Pleomorphic adenoma is the most common benign tumor of the parotid glands. Rarely it may arise from minor salivary glands of the upper aerodigestive tract. A 57-year-old woman was admitted at our institution presenting with nasal obstruction. Endoscopic evaluation revealed a pedicled mass in the rhinopharynx. After radiological examination, we opted for a transnasal endoscopic-assisted excision of the mass under general anaesthesia. Histological evaluation deponed for pleomorphic adenoma with clear surgical margins. No endoscopic evidence of local recurrence has been shown after 48 months of followup. In the literature, few cases of pleomorphic adenoma arising in the rhinopharynx have been reported. The introduction of endoscopy, as shown by our experience, leads to important benefits in the identification, treatment, and followup of such rhinopharyngeal benign tumors.

1. Introduction

Salivary glands tumors can be classified into major and minor according to their site of origin. The first group includes tumors arising from the parotid, sublingual, and submandibular glands, while the second group includes neoplasms arising from the numerous minor salivary glands placed in the submucosa, along the upper aerodigestive tract. Pleomorphic adenoma, also known as “mixed tumor,” is a benign tumor affecting the parotid glands in 80% of cases. It represents 40–45% of all the parotid glands tumors [1]. Nasal localization is uncommon as shown by the large case series reported by Spiro et al. [2] and Compagno and Wong [3]. Moreover, in this group, even more uncommon are the tumors arising from the minor salivary glands of the rhinopharynx. In fact, only 6 adult case reports have been described in the literature [49]. Here we present a case of pleomorphic adenoma unusually arising in the rhinopharynx followed by a literature review in order to identify the major characteristics of such rare disease.

2. Case Presentation

A 57-year-old woman was referred to our department presenting with progressive nasal obstruction over the last months, not responsive to treatment with nasal decongestants. No other symptoms were reported. This patient underwent a nasal endoscopy which revealed the presence of a voluminous, pink-grey coloured polypoid mass pedicled in the rhinopharynx, not bleeding on touch, and obstructing the nasal choanae bilaterally (Figure 1). A computed tomography (CT) scan evidenced a mass occupying the rhinopharynx with no signs of bony framework erosion infiltration (Figure 2). Therefore, we opted for an excisional biopsy of the neoplasm by an endoscopic-guided endonasal approach.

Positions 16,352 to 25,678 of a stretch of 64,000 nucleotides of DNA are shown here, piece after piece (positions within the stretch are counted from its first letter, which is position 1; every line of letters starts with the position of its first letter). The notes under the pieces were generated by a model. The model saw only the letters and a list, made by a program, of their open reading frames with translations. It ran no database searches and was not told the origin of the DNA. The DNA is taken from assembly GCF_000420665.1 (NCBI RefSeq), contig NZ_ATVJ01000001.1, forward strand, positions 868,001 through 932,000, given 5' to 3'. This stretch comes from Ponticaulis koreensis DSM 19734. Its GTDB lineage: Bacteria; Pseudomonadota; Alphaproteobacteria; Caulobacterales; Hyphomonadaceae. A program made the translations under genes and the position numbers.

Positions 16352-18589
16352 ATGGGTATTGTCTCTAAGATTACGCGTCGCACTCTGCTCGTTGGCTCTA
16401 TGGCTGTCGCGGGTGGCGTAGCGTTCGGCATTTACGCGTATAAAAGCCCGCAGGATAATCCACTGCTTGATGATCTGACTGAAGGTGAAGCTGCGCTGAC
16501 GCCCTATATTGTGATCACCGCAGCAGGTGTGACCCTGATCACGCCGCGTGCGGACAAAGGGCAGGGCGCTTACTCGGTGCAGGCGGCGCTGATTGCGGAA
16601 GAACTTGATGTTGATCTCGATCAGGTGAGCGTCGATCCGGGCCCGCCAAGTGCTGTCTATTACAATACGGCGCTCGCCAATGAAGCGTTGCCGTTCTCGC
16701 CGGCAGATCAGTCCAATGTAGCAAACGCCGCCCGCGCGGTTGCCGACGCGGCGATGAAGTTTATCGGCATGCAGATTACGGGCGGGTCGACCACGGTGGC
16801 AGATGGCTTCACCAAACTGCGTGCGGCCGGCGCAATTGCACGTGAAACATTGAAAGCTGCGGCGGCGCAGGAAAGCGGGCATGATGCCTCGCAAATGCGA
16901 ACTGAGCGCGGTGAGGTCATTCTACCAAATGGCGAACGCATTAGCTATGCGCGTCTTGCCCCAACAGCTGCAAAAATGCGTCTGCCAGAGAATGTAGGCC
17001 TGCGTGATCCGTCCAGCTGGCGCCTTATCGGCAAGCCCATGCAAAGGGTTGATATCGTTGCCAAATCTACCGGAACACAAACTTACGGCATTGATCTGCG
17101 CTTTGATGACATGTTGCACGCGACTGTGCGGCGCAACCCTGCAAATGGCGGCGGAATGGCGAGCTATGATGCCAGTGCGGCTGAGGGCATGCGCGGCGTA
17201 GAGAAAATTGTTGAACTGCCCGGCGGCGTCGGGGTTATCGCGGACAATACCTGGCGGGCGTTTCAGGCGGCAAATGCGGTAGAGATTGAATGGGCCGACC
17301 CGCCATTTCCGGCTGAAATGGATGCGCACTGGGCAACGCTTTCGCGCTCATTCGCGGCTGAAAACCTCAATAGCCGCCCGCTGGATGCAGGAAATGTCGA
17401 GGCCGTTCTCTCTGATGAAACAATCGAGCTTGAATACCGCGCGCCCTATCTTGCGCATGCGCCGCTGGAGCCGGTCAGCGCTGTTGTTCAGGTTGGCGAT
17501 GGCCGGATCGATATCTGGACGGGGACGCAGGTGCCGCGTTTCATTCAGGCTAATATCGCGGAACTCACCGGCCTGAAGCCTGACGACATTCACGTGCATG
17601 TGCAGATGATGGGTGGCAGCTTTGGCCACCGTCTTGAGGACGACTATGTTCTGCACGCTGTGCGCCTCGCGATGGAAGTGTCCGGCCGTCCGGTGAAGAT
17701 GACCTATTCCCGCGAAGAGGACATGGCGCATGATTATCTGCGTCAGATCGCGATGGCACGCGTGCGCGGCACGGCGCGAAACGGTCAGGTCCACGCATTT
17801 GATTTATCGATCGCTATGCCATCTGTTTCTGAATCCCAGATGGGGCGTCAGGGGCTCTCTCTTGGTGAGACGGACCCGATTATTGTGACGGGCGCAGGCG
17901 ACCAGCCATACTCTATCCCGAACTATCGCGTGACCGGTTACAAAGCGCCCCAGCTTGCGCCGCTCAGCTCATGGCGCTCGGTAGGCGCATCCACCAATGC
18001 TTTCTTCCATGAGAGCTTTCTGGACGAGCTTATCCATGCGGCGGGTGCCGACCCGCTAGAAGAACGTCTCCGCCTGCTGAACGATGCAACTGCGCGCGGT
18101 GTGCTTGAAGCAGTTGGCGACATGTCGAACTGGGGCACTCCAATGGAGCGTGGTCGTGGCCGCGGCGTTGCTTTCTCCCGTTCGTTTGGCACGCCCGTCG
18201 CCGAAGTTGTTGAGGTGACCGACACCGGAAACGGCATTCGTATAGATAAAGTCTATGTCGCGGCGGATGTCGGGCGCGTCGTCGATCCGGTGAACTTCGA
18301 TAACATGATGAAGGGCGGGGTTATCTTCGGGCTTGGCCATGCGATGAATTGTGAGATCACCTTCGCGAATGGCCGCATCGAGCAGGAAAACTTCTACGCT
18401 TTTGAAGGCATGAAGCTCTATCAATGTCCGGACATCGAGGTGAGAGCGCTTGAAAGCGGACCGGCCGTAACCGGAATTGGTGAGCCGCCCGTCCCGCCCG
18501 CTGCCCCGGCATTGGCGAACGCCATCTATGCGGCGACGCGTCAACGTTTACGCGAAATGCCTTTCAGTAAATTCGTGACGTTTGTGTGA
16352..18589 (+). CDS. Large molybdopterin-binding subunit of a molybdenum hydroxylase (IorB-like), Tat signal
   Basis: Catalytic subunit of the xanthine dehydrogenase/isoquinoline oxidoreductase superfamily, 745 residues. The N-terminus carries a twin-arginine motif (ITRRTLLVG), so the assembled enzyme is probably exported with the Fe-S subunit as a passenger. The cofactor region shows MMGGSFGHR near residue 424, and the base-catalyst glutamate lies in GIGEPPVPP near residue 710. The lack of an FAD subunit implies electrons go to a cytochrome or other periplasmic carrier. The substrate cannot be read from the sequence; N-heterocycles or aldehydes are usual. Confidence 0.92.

The procedure was performed under general anaesthesia with the patient placed in anti-Trendelenburg position. Cottonoid pledgets, soaked in xylometazoline hydrochloride 0.1% solution, were positioned in the nasal cavity and left in place for about 10 minutes in order to achieve optimal decongestion and access to rhinopharynx. We identified the lesion’s pedicle in the right Rosenmuller fossa and we removed it with cutting instruments. Assisted by powered shavers (XPS Xomed Powered System by Medtronic, Jacksonville, FL, USA), equipped with a 2.9 mm tricut blade, and straight-through suction irrigation, we completed the excision at the site of origin preserving the integrity of the Eustachian tube’s ostium. The mass was transorally removed en bloc. Hemostasis was obtained with bipolar forceps. The patient was discharged the next day with medical therapy.

Macroscopic examination revealed a grey, voluminous (2.8 × 1.8 × 1.8 cm), nodular mass with smooth surface, and a firm-elastic parenchyma consistence enveloped in a fibrous capsule. The microscopic pattern was composed by both epithelial and mesenchymal elements, multiple areas of metaplasia with myxoid and fibrous tissues deponing for the diagnosis of pleomorphic adenoma (Figure 3). Clear surgical margins were obtained and no additional surgical treatment was required.